How do you promote e-learning?


Image from a blog post 

Part of my role at Bath Spa University is to promote the use of technology for learning, teaching and research. I am just about to take over chairing the school of Education’s e-learning group; one of our first tasks will be to articulate a vision for e-learning and a clear implementation plan. We’ve started an initial brainstorm of activities that might be set up to take this forward. I believe that variety is the key, different things will appeal to different people, but as always what is challenging is finding ways to get beyond the usual suspects and enthusiasts to the mainstream. Much has been written about the challenges and opportunities of Technology-Enhanced Learning, see for example an article by Adrian Kirkwood and Linda Price.

I think effective use of technologies is for everyone across the university, not just the academics; so this includes: support staff, administrators, librarians, educational developers, IT support staff, learning technologies, etc. I am impressed with the way that Bath Spa is using Google tools effectively and routinely, not something I have experienced elsewhere.

Here is my initial starter for ten, not very imaginative I suspect, but tried and tested methods. Any suggestions for other things would be welcome!




Preschool meeting share and tell sessions

To enable staff to share how they are using technologies, initial focus on the use of iPads

Not enough staff are willing to share

E-learning induction programme for new staff

To provide an overview of e-learning in the school and indicate where they can get support and training

New staff are not willing to engage or the session isn’t implemented

Series of external speakers – both face to face and via webinars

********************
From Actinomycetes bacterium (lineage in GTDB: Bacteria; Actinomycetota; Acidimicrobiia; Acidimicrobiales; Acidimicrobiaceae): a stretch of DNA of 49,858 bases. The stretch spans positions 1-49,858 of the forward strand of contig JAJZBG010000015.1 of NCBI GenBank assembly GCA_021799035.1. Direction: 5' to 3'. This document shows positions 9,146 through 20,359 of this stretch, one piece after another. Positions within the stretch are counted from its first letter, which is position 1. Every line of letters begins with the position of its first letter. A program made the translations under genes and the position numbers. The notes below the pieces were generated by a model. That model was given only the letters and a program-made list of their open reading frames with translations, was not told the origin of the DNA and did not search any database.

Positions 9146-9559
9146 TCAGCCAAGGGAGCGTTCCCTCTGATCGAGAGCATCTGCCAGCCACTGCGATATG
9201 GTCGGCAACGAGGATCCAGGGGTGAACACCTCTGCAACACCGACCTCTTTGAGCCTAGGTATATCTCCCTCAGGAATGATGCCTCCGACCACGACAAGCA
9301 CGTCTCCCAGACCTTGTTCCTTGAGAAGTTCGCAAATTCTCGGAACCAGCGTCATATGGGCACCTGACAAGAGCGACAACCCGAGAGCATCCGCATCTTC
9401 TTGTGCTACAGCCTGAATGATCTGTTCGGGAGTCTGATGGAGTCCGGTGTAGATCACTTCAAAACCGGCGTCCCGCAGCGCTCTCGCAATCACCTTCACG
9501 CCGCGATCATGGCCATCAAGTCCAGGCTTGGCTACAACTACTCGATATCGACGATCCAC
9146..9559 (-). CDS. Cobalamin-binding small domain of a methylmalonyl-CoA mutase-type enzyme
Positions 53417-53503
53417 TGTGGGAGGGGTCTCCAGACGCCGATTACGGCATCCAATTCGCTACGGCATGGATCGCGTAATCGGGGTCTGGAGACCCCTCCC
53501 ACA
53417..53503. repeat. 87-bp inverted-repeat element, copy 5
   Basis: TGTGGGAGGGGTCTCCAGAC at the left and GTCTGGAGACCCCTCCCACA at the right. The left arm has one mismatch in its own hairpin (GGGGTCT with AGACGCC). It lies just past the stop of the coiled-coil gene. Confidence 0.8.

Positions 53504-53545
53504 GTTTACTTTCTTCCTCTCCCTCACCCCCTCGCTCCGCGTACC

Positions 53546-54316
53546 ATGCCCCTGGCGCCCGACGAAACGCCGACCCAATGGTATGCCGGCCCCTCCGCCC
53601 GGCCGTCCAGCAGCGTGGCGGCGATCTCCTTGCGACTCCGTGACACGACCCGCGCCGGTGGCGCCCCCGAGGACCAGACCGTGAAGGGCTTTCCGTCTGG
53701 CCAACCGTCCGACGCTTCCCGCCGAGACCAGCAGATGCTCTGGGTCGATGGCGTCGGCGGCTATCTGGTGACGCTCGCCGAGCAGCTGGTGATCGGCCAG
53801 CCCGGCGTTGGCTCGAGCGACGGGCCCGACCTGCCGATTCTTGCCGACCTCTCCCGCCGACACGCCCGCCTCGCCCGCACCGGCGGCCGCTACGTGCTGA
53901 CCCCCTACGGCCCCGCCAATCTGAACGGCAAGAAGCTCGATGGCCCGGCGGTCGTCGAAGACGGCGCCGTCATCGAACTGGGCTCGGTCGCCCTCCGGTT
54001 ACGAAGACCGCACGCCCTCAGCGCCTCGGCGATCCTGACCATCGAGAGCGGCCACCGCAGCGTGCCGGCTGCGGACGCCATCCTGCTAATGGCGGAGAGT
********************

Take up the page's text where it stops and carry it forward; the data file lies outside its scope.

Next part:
To bring in external expertise

Not able to recruit enough external speakers, poor attendance

E-learning festival – a two-hour session with lunch in the Commons, series of posters and stalls of exemplars of good practice

To recognise innovation, to showcase good practice, effective use of time

Not enough people willing to offer sessions, poor attendance

Development projects – competition for a learning innovation development with funding, working with learning technologist to design and implement, showcase at the end of the year

Provides a team-based approach, provides support and time out to undertake innovation, rewards innovation through showcase

Funding may be an issue, staff may not have time to invest

Hands-on workshops, examples might include: Learning Design, Mobile Learning, use of iPads, e-pedagogies, social media

Half-day or one-day sessions with lunch, practical hands-on focus, given by experts internally or externally

Not enough people volunteer to offer sessions, poor attendance

Participation in e-learning sessions advertise via social media, via organisations such as EDEN, ICEM and ICDE

Access to the broader e-learning community

People may not be used social media, will advertise sessions via education mailing list

Encourage presentation and participation in relevant e-learning conferences

Access to the broader e-learning community

People may need support in working up presentations and need help in targeting the right conferences

E-learning audit of existing practice

To gain a clear picture of current practice, to highlight good practice and identify areas for development

People may not be willing to share what they are doing